BBC Business News today reported that the Home Builders Federation (HBF) had published figures that Planning permission was granted for 33,881 homes across England in July to September. The HBF reports that this is a 36% rise on the 24,872 approvals in the second quarter, and 17% higher than a year earlier but add that this is still less than the 60,000 approvals needed each quarter to meet demand.
Under the National Planning Policy Framework, issued in April 2012, local authorities are required to work out future housing needs in their area, and then allocate sufficient land to meet it – the aim of the government being to remove obstacles to the building of new houses, and to speed up planning decisions.
According to the BBC article Stewart Baseley, executive chairman of the HBF, said: “The increase is good news and hopefully a reflection of the positive planning principles of the new system. It is just one quarterly increase and we are still well short of the number needed but we hope it starts a trend that will continue in 2013. The new system must provide enough viable land to build the number of homes the country needs. Continuing the current low level of house-building is storing up huge social and economic problems for the years ahead and the shortfall must be addressed.”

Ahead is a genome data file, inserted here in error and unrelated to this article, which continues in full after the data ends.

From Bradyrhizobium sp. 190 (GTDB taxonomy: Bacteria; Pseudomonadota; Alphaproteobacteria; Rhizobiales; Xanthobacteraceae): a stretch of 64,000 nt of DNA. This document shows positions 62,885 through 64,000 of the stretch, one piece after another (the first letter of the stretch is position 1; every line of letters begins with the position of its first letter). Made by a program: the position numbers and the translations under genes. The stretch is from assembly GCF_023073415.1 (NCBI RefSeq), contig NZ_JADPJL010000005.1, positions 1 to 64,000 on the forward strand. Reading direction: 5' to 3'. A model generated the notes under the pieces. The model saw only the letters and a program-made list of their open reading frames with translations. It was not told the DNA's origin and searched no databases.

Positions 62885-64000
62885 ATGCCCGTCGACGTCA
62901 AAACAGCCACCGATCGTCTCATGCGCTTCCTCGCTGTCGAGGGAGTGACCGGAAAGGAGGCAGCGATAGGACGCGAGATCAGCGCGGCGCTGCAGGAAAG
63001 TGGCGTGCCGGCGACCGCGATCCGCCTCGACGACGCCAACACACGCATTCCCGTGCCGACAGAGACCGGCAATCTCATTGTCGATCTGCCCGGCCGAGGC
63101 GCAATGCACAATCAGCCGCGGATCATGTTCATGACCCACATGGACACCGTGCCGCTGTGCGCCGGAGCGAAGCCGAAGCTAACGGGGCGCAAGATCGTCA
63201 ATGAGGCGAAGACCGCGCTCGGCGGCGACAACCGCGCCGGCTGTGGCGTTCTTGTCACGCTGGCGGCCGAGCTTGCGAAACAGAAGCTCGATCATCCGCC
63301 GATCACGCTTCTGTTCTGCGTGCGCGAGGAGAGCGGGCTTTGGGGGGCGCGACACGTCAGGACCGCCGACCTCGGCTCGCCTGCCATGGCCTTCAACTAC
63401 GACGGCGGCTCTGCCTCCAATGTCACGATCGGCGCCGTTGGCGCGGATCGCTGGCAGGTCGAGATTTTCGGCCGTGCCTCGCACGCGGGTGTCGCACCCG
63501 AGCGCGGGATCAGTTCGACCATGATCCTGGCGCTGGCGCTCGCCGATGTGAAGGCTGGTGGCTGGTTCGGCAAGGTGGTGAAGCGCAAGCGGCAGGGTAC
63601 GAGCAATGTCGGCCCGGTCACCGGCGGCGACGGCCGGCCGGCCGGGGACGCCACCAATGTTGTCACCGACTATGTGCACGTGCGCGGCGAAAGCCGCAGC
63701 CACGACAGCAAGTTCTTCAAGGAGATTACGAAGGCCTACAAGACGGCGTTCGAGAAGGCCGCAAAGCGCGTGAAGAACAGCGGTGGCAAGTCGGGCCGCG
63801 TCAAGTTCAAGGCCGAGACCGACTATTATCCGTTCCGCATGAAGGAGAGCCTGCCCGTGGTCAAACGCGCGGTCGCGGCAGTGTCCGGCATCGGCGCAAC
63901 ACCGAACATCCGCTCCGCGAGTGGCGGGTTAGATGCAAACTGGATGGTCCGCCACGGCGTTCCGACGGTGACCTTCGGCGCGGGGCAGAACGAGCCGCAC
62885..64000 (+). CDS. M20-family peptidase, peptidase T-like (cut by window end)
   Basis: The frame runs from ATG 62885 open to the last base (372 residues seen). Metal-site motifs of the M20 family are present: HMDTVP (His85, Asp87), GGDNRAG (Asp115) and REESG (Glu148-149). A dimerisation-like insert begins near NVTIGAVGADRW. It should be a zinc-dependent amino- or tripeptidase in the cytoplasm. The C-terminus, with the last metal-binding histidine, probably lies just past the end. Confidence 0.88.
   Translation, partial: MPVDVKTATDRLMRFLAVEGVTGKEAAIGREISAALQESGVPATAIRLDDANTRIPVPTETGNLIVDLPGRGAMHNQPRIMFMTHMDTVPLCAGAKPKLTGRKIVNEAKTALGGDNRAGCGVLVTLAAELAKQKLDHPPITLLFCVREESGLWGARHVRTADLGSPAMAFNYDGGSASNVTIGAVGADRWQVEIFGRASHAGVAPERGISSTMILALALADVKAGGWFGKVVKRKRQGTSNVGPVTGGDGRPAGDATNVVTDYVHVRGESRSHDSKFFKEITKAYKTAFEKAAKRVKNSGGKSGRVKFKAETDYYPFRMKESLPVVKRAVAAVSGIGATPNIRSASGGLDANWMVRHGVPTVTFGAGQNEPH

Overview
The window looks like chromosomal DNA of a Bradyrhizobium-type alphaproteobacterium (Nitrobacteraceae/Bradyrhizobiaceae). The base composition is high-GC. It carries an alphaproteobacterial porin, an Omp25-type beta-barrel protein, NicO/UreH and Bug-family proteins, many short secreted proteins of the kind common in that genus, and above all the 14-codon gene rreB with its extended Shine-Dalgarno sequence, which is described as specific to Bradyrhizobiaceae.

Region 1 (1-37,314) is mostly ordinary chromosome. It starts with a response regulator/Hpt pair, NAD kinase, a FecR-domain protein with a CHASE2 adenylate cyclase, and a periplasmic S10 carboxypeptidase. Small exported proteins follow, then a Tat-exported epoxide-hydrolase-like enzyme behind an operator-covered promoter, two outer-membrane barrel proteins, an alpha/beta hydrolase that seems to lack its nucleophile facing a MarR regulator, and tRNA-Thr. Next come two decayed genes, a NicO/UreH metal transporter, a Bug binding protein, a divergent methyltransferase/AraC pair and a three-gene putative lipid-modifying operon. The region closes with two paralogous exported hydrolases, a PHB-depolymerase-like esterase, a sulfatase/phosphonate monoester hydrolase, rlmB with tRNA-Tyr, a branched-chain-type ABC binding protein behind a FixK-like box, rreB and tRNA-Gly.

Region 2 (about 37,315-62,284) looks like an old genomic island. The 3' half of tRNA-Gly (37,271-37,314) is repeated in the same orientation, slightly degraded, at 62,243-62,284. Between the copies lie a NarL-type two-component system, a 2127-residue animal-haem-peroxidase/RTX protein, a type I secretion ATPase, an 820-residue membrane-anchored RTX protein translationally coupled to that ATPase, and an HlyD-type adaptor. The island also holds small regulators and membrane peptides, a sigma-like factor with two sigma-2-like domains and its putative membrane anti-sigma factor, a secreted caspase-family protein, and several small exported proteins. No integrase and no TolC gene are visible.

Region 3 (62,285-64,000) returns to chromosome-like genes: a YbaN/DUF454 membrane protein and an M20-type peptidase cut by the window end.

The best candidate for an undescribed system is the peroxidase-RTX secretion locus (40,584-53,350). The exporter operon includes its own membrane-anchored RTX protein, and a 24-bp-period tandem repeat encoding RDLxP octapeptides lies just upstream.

Whether this trend will continue and we will finally see an longer term upswing in both granting of planning permission and, just as importantly, the translation of permissions in to actual built housing remains to be seen. Without increased supply then demand will continue unabated forcing prices still higher and driving more people out of the housing market.
It is simple economics – limited supply for a highly desired commodity leads to higher prices.